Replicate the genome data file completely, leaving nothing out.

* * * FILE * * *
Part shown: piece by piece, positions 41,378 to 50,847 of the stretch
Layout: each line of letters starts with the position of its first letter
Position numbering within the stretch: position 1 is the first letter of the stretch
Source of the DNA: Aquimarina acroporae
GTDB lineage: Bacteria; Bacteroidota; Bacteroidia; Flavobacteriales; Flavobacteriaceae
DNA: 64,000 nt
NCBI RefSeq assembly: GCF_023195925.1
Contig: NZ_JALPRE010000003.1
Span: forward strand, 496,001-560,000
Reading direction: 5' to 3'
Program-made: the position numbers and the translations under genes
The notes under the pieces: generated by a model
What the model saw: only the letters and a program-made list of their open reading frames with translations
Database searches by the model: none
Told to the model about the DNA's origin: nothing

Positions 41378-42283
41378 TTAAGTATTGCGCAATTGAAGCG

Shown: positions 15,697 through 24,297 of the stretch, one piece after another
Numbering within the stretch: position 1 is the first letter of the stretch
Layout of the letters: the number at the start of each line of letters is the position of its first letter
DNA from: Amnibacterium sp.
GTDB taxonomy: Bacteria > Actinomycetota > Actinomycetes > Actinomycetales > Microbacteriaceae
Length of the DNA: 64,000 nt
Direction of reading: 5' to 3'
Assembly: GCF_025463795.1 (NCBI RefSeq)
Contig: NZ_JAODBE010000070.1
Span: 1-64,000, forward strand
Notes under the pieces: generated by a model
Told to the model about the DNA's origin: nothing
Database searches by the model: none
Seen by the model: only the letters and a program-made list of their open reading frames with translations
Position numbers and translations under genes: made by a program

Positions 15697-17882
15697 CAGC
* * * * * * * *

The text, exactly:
Part shown: piece by piece, positions 41,378 to 50,847 of the stretch
Layout: each line of letters starts with the position of its first letter
Position numbering within the stretch: position 1 is the first letter of the stretch
Source of the DNA: Aquimarina acroporae
GTDB lineage: Bacteria; Bacteroidota; Bacteroidia; Flavobacteriales; Flavobacteriaceae
DNA: 64,000 nt
NCBI RefSeq assembly: GCF_023195925.1
Contig: NZ_JALPRE010000003.1
Span: forward strand, 496,001-560,000
Reading direction: 5' to 3'
Program-made: the position numbers and the translations under genes
The notes under the pieces: generated by a model
What the model saw: only the letters and a program-made list of their open reading frames with translations
Database searches by the model: none
Told to the model about the DNA's origin: nothing

Positions 41378-42283
41378 TTAAGTATTGCGCAATTGAAGCG

Shown: positions 15,697 through 24,297 of the stretch, one piece after another
Numbering within the stretch: position 1 is the first letter of the stretch
Layout of the letters: the number at the start of each line of letters is the position of its first letter
DNA from: Amnibacterium sp.
GTDB taxonomy: Bacteria > Actinomycetota > Actinomycetes > Actinomycetales > Microbacteriaceae
Length of the DNA: 64,000 nt
Direction of reading: 5' to 3'
Assembly: GCF_025463795.1 (NCBI RefSeq)
Contig: NZ_JAODBE010000070.1
Span: 1-64,000, forward strand
Notes under the pieces: generated by a model
Told to the model about the DNA's origin: nothing
Database searches by the model: none
Seen by the model: only the letters and a program-made list of their open reading frames with translations
Position numbers and translations under genes: made by a program

Positions 15697-17882
15697 CAGC